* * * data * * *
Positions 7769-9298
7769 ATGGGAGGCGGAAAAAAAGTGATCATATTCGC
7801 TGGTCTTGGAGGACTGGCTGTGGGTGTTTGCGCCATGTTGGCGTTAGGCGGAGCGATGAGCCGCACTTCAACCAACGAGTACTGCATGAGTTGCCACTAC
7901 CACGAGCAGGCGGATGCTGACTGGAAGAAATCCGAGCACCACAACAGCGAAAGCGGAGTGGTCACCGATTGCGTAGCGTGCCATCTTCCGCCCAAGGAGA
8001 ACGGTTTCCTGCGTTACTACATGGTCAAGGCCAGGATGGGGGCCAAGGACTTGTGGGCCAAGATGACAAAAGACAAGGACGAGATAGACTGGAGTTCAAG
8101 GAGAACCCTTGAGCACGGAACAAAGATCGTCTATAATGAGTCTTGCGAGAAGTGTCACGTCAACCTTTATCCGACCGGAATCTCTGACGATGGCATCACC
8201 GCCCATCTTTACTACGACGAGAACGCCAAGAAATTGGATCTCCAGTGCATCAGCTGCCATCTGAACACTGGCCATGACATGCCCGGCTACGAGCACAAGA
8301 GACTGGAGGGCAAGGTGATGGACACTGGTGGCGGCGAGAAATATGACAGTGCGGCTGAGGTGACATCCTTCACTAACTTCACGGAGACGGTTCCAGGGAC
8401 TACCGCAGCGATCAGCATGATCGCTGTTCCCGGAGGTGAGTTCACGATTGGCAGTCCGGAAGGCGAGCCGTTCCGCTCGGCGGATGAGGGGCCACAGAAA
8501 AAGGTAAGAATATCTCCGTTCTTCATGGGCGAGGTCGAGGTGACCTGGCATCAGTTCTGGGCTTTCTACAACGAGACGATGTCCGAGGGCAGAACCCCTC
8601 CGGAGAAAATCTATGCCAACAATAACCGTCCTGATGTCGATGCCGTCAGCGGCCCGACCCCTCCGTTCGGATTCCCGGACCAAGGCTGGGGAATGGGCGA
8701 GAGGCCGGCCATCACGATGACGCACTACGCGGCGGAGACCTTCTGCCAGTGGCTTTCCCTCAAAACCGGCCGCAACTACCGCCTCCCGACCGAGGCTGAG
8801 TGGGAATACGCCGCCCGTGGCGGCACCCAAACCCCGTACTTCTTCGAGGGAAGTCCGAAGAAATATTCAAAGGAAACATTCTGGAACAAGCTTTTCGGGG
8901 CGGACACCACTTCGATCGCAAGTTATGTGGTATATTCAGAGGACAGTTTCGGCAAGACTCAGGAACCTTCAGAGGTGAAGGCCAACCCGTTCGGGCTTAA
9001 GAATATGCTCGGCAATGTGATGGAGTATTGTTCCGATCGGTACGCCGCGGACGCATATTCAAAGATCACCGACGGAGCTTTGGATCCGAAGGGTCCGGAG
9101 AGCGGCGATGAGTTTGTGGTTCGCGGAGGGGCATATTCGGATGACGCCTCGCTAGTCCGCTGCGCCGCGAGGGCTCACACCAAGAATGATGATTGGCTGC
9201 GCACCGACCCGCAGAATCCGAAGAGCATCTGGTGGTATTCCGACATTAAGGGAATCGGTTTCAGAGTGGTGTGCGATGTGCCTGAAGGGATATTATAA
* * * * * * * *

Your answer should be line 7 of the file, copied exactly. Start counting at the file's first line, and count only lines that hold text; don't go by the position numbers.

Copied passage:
8201 GCCCATCTTTACTACGACGAGAACGCCAAGAAATTGGATCTCCAGTGCATCAGCTGCCATCTGAACACTGGCCATGACATGCCCGGCTACGAGCACAAGA